Bizzeh writes "Today my boss came to me with what he thought to be a valid point and analogy. A builder builds a wall. A week later, bricks begin to fall out of the bottom, but he continues to build the wall higher. In most cases, he would have to replace those lower bricks at his own expense and on his own time. Comparatively: A software developer writes a piece of software. When bugs are discovered, the developer is paid to fix them by the employer and on the employer's time. I didn't know how to refute the analogy at the time, but it did make me think: why are bugs in software treated differently in this way?"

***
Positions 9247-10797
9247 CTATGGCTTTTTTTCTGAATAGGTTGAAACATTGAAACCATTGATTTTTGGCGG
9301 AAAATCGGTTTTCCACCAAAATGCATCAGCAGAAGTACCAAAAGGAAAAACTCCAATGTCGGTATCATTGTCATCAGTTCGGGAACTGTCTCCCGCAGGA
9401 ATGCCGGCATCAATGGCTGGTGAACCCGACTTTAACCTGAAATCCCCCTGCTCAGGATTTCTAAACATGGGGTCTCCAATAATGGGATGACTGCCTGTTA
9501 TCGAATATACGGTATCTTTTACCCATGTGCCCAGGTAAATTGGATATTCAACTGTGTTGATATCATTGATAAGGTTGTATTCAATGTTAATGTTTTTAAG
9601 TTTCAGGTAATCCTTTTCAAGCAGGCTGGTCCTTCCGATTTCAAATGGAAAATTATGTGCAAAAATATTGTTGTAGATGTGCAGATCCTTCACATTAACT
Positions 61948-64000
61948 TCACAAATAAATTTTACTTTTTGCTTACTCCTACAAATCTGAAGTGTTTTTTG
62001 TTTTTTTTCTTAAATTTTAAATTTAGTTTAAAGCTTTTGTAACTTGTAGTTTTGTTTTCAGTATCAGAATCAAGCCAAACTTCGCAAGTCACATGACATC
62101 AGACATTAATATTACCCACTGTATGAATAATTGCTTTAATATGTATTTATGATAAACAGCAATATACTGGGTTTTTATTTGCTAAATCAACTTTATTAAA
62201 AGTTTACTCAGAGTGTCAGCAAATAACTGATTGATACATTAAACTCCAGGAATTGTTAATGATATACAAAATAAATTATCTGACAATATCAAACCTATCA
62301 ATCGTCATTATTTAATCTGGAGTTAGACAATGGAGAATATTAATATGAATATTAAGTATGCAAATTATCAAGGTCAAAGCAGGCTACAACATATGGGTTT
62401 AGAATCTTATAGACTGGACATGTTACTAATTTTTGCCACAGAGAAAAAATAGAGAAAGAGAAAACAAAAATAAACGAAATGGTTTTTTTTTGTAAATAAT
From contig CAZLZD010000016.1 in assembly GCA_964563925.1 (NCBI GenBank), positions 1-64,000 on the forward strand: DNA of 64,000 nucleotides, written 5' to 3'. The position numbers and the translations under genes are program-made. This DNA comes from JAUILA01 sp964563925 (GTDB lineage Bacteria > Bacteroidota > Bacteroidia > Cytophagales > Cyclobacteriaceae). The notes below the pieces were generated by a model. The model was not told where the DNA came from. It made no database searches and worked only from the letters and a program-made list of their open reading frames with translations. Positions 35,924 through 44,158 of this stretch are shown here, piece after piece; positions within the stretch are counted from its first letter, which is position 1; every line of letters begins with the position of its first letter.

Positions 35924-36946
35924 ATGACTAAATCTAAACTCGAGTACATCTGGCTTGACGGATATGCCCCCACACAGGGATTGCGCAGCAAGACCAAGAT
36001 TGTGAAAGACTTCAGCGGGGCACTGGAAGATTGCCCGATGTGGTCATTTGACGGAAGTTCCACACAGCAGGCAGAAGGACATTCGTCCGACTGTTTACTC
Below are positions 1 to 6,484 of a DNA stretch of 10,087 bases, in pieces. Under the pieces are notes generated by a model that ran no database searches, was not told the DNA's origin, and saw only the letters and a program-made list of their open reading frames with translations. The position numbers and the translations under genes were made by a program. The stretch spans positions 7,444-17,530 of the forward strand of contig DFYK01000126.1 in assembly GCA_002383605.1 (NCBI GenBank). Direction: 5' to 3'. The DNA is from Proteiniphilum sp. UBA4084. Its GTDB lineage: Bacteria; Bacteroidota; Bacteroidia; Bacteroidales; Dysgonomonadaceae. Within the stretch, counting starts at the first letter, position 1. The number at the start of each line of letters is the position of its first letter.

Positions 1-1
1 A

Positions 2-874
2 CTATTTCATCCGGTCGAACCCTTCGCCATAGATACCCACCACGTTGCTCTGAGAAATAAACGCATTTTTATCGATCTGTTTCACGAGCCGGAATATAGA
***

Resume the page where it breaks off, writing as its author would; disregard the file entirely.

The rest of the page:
StonyCreekBare writes "What options are available for distributed storage for families? My two brothers, my daughter and her husband, and his mother all have homes in various parts of the country. We use various cloud storage providers to keep our shared data. This has numerous limitations and we are starting to think maybe we can do it better ourselves. We all have decent Internet connections, are all somewhat tech savvy, and think that by leveraging the Internet we can maybe provide for our needs better and at lower cost by buying some hardware and doing it ourselves. How would you go about implementing such a family-oriented, distributed cloud platform? What hardware? What applications, beyond simply the preservation and sharing of family data, (grandkids' photos, home videos, and more) would be good to leverage such a platform? Security Cameras? HTPC? VoIP? Home Automation? Primary requirements are Cheap, Secure, Reliable."